Tag Archives: renewable energy

Wind farms cause more environmental impact than previously thought

L.M. Miller, D.W. Keith Climate Impacts of Wind Power. Joule 12:2:P2618-P2632 doi.org/10.1016/j.joule.2018.09.009

We find that generating today’s US electricity demand (0.5 TWe) with wind power would warm Continental US surface temperatures by 0.24°C. Warming arises, in part, from turbines redistributing heat by mixing the boundary layer. Modeled diurnal and seasonal temperature differences are roughly consistent with recent observations of warming at wind farms, reflecting a coherent mechanistic understanding for how wind turbines alter climate. The warming effect is: small compared with projections of 21st century warming, approximately equivalent to the reduced warming achieved by decarbonizing global electricity generation, and large compared with the reduced warming achieved by decarbonizing US electricity with wind. For the same generation rate, the climatic impacts from solar photovoltaic systems are about ten times smaller than wind systems. Wind’s overall environmental impacts are surely less than fossil energy. Yet, as the energy system is decarbonized, decisions between wind and solar should be informed by estimates of their climate impacts.

Renewable energies lower income, increase risk of household poverty

Diogo Santos Pereira, António Cardoso Marques, José Alberto Fuinhas. Are renewables affecting income distribution and increasing the risk of household poverty? Energy, Volume 170, 1 March 2019, Pages 791-803 https://doi.org/10.1016/j.energy.2018.12.199

The worldwide electricity mix has become diversified, mainly through the exploitation of endogenous and green resources. However, doubt has been cast on the much-vaunted advantages of renewables due to some of their characteristics, such as availability, security and affordability. In fact, growth in the installed capacity of renewable energy has increased electricity prices, which raises the question of how households have withstood the cost of energy transition. The main aim of this study is to empirically assess and discuss: (i) whether different types of household have suffered dissimilar effects from the promotion of renewables; (ii) the consequences of promoting renewables on household income; and (iii) if the promotion of renewables has reduced the risk of poverty and social exclusion. A panel data of European countries has been analysed using Kao’s residual cointegration test, and an Autoregressive Distributed Lag approach, to assess the relationships. This paper proves that both income and risk of household poverty are directly linked with renewable energies, in both the short- and long-run. The energy transition to renewables has had negative consequences for households. Thus, the disadvantaged households should be helped to meet the increased cost arising from the energy transition.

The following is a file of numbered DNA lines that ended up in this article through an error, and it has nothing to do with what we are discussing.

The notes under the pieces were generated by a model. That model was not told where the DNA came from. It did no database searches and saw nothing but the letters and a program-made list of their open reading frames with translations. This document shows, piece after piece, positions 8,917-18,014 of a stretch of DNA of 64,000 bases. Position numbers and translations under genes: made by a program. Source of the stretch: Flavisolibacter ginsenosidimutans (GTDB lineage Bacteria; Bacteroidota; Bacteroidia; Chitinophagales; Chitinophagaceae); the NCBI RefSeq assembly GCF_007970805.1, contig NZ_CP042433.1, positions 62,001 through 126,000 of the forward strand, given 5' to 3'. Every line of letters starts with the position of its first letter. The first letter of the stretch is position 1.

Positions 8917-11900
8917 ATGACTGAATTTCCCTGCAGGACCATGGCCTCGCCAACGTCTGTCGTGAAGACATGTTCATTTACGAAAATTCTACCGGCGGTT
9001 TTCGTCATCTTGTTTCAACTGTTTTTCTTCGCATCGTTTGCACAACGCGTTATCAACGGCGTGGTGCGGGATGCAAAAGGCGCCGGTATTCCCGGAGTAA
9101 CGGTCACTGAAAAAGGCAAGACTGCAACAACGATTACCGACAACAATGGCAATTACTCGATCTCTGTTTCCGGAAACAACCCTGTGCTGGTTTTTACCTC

Learning the hard way 100% renewable energy is unsustainable

“An inconvenient truth is hanging over Georgetown, Texas: Its celebrated shift to renewable energy doesn’t look like a national model these days. Electric rates are up. Critics are blasting the costs. And the city north of Austin is trying to figure out how to mitigate the situation.” click here

Renewable energy raises prices, sparks riots in Chile

“Chile, which is hosting a major U.N. climate conference in December, earned praise from climate activists for recently imposing a carbon dioxide tax on conventional energy sources and switching the Santiago Metro system to renewable power. Now, the people of Chile are rising up and firing a shot across the bow of other nations considering similar energy taxes and expensive renewable energy programs.” click here

Wind energy is an unsustainable energy technology (Money down the drain.)

“Last week the lobbying arm of the wind energy industry made an unsurprising, though somewhat embarrassing, announcement. It wants a longer lifeline with federal subsidies. So much for wind being the low-cost energy source of the future. ” click here

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Wind energy is an unsustainable energy technology

“Cronies live and die by the government sword,” Bradley said. “Each and every wind project depends on large tax subsidies as well as preferential federal regulations to be built.” click here

Free money subsidies for renewable energy are unsustainable, ineffective and must come to an end

“After billions of dollars of “gifts” to the renewables industry, and a doubling of the wholesale electricity price, wind and solar power are still so inefficient and uneconomic that investors can’t make a profit without getting more free money.” click here